China is exporting fish to Kenya and Tanzania in record numbers raising fears it may be flooding the market

Within the past two years, China's fish exports to Kenya have doubled buoyed by rising demand, much to the dismay of local traders.

Kenyans are on average consuming seven kilogrammes of fish per person annually, up from two kilos a decade ago, raising the demand pressure.

According to the Kenya National Bureau of Statistics (KNBS), the country spent $22.17 million on the fish imports in the first 11 months of 2017 from $10.2 million the previous year, and $6.24 million in 2015.

Data from Chinese Customs reported by The East African shows that Kenya was among the top 20 export markets for the Chinese fish last year, at number 17, receiving more than 357,000 tonnes of tilapia worth $11 million.

Frozen fish, including tilapia and mackerel, was the highest imported fish stock from China, at more than 19,000 tonnes worth over $18 million.

Kenya is not alone however,  in consuming fish from China, Tanzania, which controls more than half of Lake Victoria, also saw a 23 per cent increase in its fish imports from China, costing some $8 million.

The country was China’s second largest fish source in 2017, with the Asian giant exporting more than 1.300 tonnes of fish worth $1.13 million.

Dar es Salaam imported frozen pacific mackerel, Indian mackerel, chub, frozen sardine and tilapia.

Tanzania and Kenya both share Lake Victoria, a source of fish apart from individually having other water bodies which also sustain fish life which raises the question why they should be importing fish in the first place.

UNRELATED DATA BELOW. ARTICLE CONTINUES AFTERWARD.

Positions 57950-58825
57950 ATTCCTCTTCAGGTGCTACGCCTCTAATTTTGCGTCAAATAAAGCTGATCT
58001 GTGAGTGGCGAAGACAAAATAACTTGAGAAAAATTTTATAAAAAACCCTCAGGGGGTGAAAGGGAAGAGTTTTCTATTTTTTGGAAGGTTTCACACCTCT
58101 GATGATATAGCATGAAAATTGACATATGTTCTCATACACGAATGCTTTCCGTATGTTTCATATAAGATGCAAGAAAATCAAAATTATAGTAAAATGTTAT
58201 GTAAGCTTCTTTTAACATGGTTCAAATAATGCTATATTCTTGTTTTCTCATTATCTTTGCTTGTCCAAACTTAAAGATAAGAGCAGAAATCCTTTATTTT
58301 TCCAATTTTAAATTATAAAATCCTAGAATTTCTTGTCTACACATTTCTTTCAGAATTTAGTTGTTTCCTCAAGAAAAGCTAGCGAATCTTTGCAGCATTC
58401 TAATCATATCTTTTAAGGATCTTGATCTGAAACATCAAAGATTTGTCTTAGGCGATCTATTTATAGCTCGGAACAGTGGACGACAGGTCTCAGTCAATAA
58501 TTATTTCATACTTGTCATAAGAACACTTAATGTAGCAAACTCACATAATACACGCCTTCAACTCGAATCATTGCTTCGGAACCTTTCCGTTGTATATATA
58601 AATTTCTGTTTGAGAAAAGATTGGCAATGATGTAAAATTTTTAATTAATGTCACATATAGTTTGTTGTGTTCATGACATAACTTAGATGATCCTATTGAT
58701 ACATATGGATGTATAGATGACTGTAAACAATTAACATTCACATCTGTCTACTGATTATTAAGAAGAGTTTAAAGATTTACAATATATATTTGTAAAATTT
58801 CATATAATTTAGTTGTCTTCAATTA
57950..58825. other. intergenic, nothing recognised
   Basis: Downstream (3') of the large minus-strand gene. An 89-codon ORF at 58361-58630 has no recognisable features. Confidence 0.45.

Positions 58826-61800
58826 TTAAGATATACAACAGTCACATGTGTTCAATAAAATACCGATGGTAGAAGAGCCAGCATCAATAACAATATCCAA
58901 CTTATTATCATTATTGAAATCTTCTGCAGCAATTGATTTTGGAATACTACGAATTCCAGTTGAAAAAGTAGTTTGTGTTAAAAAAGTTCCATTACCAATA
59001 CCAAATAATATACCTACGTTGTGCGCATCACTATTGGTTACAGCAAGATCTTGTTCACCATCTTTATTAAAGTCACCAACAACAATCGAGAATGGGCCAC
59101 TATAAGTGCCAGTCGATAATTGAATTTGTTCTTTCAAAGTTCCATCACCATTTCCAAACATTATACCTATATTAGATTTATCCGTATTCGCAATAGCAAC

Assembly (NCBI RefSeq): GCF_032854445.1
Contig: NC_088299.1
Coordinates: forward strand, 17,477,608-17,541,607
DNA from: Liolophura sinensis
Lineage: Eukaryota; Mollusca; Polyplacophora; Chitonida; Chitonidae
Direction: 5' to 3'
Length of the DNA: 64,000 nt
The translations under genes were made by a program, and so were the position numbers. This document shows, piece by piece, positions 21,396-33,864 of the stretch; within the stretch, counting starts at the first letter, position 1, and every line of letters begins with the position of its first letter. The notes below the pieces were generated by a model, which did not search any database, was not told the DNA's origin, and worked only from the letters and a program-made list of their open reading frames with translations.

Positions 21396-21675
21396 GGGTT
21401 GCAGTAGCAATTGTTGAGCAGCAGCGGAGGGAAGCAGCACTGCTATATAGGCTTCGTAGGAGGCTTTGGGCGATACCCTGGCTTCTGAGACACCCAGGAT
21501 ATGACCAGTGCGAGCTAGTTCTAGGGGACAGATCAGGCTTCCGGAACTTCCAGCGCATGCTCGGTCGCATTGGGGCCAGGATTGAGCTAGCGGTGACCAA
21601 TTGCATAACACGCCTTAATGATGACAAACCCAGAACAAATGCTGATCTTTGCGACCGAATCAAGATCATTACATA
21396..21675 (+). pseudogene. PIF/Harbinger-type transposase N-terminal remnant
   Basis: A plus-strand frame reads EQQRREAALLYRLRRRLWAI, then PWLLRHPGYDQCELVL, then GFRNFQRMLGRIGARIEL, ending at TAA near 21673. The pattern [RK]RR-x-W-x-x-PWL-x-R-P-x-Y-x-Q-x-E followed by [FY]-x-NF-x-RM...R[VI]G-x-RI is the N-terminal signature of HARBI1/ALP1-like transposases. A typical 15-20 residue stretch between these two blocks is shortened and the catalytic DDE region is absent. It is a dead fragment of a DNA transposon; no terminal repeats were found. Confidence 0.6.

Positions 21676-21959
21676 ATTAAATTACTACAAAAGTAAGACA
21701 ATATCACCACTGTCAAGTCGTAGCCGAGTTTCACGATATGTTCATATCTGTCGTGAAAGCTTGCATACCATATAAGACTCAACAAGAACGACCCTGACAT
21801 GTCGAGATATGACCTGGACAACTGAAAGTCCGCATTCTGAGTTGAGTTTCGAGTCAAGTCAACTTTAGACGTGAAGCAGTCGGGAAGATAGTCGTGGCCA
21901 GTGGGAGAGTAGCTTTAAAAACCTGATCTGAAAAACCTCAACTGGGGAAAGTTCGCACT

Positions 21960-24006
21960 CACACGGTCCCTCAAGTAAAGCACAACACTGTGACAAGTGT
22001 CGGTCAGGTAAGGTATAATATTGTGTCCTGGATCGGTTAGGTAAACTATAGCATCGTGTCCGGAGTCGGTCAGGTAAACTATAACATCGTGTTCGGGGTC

Lack of sound policies coupled with centuries of underfunding continues to work against the local fish industry in the two countries, which has resulted in low fish production.

Kenya requires one million tonnes of fish annually for instance but only 200,000 tonnes were produced domestically, leaving a gap of 800,000 tonnes.

Prices also favor imported fish over local fish produce which has further isolated local fishmongers.

Brokers have also been blamed for inflating the cost of local fish produce making it out of reach to local consumers.

Tilapia, which is the most sought-after fish on the market trades for as low as $1.7 a kilogramme to a minimum of $2.8 a kilogramme while locally sourced variant can go for as high as $5 a kilogramme, blamed on transportation and storage costs.

In February, Kenya’s Industrialisation Cabinet Secretary Adan Mohammed defended these imports saying that they were as a result of low local production and growing demand.

“We only import fish to fill the gap in supply. We don’t necessarily ban imports but we make sure that importers pay the necessary duties and levies as they are easing the local shortage,” said Mr. Mohamed.

Besides China, Kenya is also currently importing fish from Uganda, Tanzania and India, according to KNBS data.

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